Viewing page 3 of 10
It looks like you're using a mobile device. We recommend using a physical keyboard for transcription entry.
Company, Dayton, Ohio, as Vice-President and test pilot. This concern had been started by another ex-Curtiss pilot, K. A. "Al" Johnson, to deal in Government surplus planes, engines, and aviation equipment, rebuild and repair, conduct a flying school, carry passengers and do commercial flying. A flying field and buildings had been established near Dayton, and although the two men were not related they proceeded to build up a very substantial business. In 1922 they founded the Johnson Flying Service to manage and promote the flying end of the business. They initiated week end and holiday passenger carrying specials which grew to the extent that they added another ex-Curtiss pilot, Walter Lees, to their staff. Their business growth soon enabled them to also employ the well known aeronautical engineer Ivan Driggs, who proceeded to design and supervise the construction of some new Johnson aircraft. The first of those was the Model D-J-l Johnson-Driggs light plane for the National Air Races to be held in Dayton in October, 1924. That year, for the first time, a race for light planes was added, sponsored by the Dayton Daily News. Rules for this contest limited the engine piston displacement to 80 cu. in. and the race was for 25 miles from a standing start. Called the "Bumble Bee", the Johnson-Driggs D-J-l was a high wing, full cantilever monoplane of 27 foot span, and powered by a 4 cylinder Henderson Motorcycle engine, with a total weight of 325 pounds. This plane, flown by James Johnson, won the contest easily at an official speed of 64.1 M.P.H. at Wilbur Wright Field on October 3, 1924. James Johnson remained with the Johnson Aeroplane and Supply Company until 1927 when he resigned to join the air Regulation Division, U.S. Department of Commerce as an aircraft inspector. He remained there until 1928 when he left to become test pilot and Sales Manager for the Buhl Aircraft Company, Marysville, Michigan. There he tested and assisted in the development of several aircraft, among them the small "Flying Bull Pup" which was brought out in January, 1931. The "Pup" was a monoplane of 32 foot span with an all-metal fuselage, wire braced, cloth covered wood wing construction and was powered by a 3 cylinder radial 2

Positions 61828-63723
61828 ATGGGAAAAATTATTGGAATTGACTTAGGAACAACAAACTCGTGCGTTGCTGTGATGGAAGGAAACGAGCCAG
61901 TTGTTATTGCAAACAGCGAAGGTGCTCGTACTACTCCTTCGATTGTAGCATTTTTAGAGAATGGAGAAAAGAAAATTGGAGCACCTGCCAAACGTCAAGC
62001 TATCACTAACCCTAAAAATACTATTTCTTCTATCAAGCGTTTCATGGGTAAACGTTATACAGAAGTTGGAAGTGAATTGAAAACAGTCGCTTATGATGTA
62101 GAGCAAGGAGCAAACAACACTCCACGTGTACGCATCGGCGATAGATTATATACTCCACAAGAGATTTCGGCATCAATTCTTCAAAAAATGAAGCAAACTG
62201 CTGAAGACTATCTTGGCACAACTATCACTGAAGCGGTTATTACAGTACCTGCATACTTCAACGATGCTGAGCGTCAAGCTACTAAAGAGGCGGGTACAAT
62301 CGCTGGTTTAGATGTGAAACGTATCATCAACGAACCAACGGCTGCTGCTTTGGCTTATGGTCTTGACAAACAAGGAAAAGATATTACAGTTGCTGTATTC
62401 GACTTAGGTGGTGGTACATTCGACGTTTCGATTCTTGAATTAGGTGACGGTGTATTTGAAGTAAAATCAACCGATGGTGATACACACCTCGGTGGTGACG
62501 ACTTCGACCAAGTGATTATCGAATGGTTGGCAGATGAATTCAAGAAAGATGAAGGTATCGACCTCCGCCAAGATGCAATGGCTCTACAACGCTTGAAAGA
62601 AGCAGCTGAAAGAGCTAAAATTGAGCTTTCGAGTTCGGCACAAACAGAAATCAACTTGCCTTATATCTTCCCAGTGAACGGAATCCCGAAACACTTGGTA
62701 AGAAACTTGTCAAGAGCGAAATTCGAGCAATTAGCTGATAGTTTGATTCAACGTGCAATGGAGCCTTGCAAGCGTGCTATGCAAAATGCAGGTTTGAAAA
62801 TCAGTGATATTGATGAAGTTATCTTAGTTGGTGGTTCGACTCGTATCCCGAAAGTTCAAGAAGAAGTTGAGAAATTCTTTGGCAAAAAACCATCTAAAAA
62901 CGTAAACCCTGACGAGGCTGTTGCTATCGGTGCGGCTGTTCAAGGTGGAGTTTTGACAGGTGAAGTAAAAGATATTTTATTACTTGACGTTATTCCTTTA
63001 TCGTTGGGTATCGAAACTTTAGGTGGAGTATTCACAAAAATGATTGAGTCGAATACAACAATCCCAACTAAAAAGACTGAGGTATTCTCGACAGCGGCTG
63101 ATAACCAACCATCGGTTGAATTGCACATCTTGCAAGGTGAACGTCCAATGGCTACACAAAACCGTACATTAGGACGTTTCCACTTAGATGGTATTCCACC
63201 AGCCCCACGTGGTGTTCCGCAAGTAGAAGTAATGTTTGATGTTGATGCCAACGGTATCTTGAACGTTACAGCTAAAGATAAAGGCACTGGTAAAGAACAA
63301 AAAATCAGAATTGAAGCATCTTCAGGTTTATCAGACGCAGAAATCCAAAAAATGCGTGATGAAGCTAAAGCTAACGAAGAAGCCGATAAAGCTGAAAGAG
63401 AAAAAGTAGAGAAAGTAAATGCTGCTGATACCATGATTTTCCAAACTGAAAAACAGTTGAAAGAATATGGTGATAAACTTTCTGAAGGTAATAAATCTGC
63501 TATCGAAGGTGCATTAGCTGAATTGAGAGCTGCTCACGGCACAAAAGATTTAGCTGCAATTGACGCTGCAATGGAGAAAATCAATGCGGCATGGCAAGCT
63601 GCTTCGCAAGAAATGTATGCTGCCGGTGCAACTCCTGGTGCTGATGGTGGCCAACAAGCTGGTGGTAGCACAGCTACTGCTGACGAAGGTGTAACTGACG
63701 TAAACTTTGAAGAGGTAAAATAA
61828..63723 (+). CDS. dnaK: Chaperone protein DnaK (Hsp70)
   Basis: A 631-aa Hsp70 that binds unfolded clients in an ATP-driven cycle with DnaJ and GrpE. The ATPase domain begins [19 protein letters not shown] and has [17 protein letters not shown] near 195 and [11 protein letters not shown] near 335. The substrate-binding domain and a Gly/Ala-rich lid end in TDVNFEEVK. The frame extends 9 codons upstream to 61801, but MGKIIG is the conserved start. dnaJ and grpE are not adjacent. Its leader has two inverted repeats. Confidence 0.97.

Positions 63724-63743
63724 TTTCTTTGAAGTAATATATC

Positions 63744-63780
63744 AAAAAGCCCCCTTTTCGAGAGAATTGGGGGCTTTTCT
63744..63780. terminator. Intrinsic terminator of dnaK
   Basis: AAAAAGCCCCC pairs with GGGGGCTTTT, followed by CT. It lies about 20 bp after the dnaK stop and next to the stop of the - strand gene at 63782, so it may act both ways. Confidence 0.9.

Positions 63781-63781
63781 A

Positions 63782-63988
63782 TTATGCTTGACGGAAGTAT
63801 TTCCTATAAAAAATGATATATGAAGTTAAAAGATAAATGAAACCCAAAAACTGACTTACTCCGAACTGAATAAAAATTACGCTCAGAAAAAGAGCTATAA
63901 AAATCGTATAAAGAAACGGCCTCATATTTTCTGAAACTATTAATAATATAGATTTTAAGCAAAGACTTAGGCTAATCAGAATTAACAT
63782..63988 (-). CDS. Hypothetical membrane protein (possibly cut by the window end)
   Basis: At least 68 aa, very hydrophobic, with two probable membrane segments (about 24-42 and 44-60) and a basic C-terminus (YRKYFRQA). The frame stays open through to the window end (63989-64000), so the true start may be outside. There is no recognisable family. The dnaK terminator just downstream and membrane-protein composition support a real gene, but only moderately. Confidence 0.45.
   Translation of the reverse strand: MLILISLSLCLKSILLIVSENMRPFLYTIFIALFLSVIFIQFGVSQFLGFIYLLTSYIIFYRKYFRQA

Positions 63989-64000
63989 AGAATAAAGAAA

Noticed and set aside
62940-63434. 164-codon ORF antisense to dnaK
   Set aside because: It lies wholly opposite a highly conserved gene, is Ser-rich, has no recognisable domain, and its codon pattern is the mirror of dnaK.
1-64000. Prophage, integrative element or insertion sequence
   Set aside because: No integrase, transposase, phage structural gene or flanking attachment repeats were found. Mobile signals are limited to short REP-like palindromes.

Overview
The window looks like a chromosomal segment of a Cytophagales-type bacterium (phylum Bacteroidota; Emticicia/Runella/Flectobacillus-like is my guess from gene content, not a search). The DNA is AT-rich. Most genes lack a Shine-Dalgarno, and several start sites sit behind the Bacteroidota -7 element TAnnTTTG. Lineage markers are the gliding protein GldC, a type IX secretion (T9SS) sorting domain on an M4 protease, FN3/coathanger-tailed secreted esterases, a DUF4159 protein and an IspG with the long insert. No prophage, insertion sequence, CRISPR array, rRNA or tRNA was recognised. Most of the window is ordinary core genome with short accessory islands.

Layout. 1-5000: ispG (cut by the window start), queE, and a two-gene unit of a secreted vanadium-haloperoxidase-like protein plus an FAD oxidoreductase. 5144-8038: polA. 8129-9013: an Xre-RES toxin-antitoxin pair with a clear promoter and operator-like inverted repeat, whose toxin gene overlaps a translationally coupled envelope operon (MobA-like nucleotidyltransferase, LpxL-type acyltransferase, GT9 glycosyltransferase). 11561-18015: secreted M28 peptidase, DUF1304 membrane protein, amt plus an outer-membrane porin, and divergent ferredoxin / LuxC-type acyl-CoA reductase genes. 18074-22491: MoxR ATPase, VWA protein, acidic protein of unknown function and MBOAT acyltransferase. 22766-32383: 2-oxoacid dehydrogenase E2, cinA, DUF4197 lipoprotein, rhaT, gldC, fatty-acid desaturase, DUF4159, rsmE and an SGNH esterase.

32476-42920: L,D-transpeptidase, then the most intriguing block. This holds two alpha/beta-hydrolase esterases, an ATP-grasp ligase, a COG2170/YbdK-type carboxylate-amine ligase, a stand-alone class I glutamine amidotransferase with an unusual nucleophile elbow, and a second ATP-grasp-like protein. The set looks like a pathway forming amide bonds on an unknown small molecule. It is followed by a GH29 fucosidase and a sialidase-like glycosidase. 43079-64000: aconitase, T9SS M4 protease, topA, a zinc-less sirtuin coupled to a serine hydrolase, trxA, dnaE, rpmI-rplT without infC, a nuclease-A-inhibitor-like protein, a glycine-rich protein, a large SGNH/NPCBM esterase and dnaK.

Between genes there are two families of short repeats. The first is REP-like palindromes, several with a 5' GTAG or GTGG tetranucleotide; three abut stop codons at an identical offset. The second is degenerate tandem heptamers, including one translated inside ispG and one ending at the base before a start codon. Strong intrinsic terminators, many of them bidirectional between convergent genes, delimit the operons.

Please note that the language and terminology used in this collection reflects the context and culture of the time of its creation, and may include culturally sensitive information. As an historical document, its contents may be at odds with contemporary views and terminology. The information within this collection does not reflect the views of the Smithsonian Institution, but is available in its original form to facilitate research. For questions or comments regarding sensitive content, access, and use related to this collection, please contact firstname.lastname@example.org.